When we see Zahra on a T-shirt?
The lump in my stomach grows when I say goodbye to Zahra (29) from Bahrain. Is it just a matter of time before she gets arrested?
The background image of Zahra's mobile is Nabeel Rajab, head of the Bahrain Centre for Human Rights, where Zahra works. But their meetings are no longer conducted in Nabeel's office. Human rights advocate is sentenced to two years in prison for encouraging "illegal gatherings" and Amnesty describes it as an "affront to freedom of expression" that Nabeel still sitting behind bars.
- I have worked with Nabeel since 2007. I miss him so much, exclaimed Zahra, and looking down on her screen
- I have him with me everywhere.
Zahra and I meet in Rabat, capital of Morocco. Under the auspices of Amnesty are a number of young activists from the Middle East and North Africa gathered to share experiences and learn how they can better fight for human rights in their countries. But Zahra (29) is already excessive in the game. Her job at the Human Rights Center in Bahrain is to document and follow up on cases of torture and violations of freedom of expression. In addition, she is arranging for training activists on using human expression terminologies. This is necessary for them to express themselves correctly when reporting on events, such as on Twitter.
This is not innocuous tasks in the small island state of Bahrain, where serious human rights violations sadly commonplace and government turn bones down hard on any kind of criticism. When I talk with Zahra, she says that five out of almost ten members at the center are currently in prison. Former head of the Bahrain Human Rights Centre, Danish-Bahraini Abdulhadi al- Khawaja, is serving a life sentence. Health conditions are poor. He went on hunger strike over extended periods, and has not get medical care. Amnesty works for both Rajaab and Al-Khawaja to be released immediately. Currently, there are al-Khawaja's daughter Maryam who heads the human rights center, and she fights a continuous battle to get set free from danger.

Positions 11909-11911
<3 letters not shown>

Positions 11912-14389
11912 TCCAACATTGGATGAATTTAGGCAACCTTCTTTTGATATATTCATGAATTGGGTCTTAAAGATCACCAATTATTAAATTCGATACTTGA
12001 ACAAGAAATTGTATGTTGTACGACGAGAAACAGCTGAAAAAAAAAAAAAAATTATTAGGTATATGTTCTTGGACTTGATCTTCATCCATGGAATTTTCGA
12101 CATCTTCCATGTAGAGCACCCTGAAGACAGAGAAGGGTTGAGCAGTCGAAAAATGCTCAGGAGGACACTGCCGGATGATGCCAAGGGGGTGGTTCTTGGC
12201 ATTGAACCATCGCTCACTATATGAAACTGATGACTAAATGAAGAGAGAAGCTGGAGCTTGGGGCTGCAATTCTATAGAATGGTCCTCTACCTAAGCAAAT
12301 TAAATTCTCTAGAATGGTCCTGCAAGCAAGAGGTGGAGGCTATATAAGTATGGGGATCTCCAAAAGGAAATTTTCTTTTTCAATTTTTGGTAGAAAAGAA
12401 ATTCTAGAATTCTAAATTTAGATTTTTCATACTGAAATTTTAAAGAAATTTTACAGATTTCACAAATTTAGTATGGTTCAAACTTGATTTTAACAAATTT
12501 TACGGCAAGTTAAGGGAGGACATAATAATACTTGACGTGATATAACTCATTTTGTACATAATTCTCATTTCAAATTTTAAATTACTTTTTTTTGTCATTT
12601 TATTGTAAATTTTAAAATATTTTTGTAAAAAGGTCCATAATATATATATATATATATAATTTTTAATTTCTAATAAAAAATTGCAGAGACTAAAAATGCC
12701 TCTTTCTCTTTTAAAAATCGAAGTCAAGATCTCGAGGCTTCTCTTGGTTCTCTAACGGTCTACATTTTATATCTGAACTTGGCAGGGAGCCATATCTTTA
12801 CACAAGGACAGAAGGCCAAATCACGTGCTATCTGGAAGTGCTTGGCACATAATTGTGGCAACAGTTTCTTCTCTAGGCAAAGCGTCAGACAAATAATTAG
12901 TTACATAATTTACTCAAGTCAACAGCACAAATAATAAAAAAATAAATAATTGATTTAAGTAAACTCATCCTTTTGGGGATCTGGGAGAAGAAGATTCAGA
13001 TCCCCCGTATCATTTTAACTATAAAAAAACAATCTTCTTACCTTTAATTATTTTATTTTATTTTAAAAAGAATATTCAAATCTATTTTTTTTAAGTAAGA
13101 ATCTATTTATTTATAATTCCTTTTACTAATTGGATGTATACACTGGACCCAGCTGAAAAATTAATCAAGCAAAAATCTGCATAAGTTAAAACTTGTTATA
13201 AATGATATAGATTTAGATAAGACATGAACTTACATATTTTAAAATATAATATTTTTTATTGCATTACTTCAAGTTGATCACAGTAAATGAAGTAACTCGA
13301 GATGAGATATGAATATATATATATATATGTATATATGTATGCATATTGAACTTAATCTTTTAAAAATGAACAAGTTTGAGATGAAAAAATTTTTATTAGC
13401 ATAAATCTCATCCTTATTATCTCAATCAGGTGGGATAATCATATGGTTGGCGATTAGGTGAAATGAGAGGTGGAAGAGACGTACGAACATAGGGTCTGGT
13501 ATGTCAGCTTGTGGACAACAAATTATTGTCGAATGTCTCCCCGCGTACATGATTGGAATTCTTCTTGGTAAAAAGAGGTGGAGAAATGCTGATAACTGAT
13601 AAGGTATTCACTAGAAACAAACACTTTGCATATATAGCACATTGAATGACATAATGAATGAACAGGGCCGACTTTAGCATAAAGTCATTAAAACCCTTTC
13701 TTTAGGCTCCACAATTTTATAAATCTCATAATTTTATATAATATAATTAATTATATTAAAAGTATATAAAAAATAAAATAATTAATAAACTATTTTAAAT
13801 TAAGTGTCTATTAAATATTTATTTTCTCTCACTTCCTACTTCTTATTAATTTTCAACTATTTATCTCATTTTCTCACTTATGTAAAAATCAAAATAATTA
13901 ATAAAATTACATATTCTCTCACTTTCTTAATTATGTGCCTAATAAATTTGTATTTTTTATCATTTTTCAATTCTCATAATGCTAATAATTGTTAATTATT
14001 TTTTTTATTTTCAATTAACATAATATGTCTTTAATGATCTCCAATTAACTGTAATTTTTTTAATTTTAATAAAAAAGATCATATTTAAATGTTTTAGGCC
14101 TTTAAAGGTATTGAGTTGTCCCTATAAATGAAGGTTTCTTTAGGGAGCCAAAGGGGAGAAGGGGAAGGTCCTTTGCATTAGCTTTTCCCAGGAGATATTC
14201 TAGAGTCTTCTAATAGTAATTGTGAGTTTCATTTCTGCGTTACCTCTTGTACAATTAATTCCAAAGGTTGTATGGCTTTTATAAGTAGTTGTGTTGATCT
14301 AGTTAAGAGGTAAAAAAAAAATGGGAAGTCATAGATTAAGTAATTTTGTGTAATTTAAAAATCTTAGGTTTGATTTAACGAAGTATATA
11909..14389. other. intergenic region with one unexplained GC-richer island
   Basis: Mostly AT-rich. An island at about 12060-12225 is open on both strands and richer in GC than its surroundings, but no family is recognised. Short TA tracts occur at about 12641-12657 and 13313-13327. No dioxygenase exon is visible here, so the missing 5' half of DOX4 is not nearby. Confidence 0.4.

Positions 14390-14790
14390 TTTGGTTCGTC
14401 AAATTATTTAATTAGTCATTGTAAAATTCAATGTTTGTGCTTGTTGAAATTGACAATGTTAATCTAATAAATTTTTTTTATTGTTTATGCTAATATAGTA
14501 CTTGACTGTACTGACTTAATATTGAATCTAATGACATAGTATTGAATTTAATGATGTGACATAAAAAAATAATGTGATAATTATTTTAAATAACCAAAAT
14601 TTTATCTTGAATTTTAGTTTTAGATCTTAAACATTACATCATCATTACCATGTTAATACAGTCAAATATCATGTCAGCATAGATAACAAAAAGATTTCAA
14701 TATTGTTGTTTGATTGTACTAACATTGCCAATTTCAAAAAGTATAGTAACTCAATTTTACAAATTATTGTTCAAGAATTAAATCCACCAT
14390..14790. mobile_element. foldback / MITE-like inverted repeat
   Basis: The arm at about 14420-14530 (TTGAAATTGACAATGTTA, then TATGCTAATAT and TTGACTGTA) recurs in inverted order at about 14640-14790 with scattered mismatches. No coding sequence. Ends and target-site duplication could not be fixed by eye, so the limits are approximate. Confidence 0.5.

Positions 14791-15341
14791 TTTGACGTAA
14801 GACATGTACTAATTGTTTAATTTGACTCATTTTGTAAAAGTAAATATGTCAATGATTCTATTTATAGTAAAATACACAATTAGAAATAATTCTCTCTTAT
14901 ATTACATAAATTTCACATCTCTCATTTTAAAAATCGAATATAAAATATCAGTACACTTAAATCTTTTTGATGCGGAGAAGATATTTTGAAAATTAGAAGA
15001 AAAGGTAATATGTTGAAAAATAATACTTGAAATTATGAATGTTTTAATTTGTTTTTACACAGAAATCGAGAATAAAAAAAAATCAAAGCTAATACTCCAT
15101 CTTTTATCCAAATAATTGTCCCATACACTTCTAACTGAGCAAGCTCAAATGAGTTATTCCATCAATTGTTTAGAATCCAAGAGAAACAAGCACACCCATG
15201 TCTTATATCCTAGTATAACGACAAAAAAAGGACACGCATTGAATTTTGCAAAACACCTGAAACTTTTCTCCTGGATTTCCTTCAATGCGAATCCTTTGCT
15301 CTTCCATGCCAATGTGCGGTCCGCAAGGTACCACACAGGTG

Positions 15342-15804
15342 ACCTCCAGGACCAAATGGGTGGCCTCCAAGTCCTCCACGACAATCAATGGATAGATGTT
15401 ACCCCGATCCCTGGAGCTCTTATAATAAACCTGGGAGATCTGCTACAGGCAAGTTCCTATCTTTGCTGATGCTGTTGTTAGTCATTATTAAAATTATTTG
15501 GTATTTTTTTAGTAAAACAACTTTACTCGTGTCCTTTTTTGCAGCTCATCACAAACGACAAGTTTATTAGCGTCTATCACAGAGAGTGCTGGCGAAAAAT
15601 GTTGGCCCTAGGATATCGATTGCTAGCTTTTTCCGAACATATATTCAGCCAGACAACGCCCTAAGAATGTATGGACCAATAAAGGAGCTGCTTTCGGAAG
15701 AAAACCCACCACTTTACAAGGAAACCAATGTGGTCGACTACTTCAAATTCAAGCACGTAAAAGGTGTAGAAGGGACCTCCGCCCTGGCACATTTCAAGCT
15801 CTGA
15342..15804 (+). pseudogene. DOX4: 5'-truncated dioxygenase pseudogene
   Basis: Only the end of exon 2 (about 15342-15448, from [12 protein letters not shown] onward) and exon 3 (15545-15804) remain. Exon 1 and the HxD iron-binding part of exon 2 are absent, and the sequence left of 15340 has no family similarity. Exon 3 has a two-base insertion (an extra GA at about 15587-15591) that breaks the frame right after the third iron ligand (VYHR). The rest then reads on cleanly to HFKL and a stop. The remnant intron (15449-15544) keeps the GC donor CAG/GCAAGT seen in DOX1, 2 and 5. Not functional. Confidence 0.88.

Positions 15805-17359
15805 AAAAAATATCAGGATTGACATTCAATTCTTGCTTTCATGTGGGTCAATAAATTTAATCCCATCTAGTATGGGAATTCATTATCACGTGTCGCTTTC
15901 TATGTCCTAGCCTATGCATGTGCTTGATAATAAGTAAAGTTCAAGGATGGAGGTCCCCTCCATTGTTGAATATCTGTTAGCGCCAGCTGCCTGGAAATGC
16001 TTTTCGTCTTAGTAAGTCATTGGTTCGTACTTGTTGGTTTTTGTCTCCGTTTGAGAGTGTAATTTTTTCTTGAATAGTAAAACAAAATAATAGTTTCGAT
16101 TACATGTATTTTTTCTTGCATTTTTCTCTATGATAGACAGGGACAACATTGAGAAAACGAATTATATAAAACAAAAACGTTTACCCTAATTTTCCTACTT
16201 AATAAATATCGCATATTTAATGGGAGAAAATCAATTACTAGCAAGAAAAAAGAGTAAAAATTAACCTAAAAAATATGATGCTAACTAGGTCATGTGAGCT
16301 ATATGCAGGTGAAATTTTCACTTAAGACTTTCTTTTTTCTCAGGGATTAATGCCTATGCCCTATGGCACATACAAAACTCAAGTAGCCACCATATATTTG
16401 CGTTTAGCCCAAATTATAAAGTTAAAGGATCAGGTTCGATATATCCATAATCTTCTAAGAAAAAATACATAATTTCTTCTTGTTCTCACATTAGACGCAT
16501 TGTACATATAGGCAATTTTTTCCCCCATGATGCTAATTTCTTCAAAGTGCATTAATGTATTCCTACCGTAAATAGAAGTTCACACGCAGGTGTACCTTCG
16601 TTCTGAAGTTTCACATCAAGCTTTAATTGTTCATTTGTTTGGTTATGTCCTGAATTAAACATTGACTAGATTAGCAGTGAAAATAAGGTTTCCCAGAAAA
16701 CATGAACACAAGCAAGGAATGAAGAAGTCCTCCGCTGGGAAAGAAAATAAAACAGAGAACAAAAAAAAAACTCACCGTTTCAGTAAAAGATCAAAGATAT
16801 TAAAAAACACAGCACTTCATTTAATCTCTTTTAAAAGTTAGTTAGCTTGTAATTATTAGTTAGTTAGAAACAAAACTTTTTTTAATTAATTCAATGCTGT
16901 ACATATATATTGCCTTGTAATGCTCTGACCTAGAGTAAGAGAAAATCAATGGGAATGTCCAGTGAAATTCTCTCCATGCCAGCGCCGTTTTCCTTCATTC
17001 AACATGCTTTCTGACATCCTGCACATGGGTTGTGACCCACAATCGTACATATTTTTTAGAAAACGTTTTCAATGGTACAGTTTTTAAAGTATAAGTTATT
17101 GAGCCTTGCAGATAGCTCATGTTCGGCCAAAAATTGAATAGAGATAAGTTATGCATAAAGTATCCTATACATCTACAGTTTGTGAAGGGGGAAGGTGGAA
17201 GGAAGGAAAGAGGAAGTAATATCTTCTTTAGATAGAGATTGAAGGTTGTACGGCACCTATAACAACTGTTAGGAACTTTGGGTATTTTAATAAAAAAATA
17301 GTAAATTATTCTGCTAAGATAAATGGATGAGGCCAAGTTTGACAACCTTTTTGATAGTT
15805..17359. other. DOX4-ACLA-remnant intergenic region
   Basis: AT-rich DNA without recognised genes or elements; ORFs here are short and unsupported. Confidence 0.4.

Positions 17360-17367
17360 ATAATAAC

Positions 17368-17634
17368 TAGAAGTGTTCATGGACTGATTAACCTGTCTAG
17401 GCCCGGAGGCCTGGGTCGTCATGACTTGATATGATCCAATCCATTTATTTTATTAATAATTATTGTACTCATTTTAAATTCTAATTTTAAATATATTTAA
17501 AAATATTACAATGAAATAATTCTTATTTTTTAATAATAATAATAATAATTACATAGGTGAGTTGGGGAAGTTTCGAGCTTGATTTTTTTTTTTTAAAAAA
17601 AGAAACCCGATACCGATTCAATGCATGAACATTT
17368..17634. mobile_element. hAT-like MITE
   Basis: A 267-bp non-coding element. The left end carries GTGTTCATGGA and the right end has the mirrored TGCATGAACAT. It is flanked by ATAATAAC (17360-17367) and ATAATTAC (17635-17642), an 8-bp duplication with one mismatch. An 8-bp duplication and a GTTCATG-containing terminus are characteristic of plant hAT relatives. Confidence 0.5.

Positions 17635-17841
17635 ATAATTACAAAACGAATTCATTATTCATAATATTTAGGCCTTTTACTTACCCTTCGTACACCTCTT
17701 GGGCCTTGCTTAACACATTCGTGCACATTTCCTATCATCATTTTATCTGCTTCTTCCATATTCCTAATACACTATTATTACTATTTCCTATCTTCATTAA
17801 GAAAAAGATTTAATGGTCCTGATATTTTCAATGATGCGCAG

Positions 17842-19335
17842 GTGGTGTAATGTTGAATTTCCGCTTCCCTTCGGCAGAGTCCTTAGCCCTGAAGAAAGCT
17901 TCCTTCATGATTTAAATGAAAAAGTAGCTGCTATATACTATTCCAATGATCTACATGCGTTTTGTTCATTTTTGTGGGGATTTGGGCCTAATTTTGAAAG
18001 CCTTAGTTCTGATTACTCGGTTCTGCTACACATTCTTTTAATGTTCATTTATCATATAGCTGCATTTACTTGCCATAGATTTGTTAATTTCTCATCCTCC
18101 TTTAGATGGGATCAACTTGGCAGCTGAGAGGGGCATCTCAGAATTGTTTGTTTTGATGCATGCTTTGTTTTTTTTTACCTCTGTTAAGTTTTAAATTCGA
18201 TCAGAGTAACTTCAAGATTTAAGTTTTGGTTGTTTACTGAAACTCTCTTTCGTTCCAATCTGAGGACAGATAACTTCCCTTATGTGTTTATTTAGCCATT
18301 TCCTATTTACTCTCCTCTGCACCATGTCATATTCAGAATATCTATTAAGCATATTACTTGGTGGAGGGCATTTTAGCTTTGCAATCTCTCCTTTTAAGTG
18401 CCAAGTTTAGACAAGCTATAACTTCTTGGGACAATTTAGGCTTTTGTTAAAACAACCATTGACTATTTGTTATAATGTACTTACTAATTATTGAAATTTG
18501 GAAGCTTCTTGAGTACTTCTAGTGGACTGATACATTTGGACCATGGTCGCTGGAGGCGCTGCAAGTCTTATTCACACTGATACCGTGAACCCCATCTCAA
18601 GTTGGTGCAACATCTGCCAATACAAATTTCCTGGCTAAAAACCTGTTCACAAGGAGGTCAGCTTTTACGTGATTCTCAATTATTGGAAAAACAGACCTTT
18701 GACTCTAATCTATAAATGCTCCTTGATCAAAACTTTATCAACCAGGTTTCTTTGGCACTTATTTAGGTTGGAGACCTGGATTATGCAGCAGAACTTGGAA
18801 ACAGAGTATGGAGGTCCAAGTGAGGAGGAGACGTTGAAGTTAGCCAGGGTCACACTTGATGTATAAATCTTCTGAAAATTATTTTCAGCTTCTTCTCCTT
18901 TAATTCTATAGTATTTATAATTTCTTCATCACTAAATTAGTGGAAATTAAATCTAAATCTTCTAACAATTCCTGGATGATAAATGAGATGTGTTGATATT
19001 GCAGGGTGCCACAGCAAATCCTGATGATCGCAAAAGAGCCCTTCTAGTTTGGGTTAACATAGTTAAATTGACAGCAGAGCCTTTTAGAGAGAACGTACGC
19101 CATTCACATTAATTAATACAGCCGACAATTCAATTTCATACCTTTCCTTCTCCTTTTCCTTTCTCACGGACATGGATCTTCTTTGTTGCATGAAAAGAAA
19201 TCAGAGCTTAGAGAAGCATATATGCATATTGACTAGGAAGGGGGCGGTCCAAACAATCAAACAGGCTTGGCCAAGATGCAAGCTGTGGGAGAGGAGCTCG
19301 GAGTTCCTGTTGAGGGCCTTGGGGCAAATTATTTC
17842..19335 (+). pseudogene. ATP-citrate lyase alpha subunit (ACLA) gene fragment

Zahra has not yet been arrested herself. But police have raided her home and keep it under surveillance when demonstrations take place nearby. Zahra just smiles when I ask her to take care of herself.
- My friends have said that "we will not see your face on a T-shirt!" Laughs 29-year-old. She knows it's dangerous to be a human rights activist in Bahrain, but she does not have any other option but to continue working for basic rights. As the freedom to send a Twitter message without fear.
- I'm not scared, says Zahra quiet, and adds: - No one in Bahrain is safe. But where does she discourage?
- We have rights, she says simply. Finished it. And then she smiles a little wryly, when she sees her new Amnesty friends have tears in her eyes, and not altogether will drop ceiling a farewell clip.
The day after Zahra went home to Bahrain, I got e-mail from her with the following conclusion: "Second, I would like to confirm that I am in my office I have not been jailed yet."
I hope it continues that way.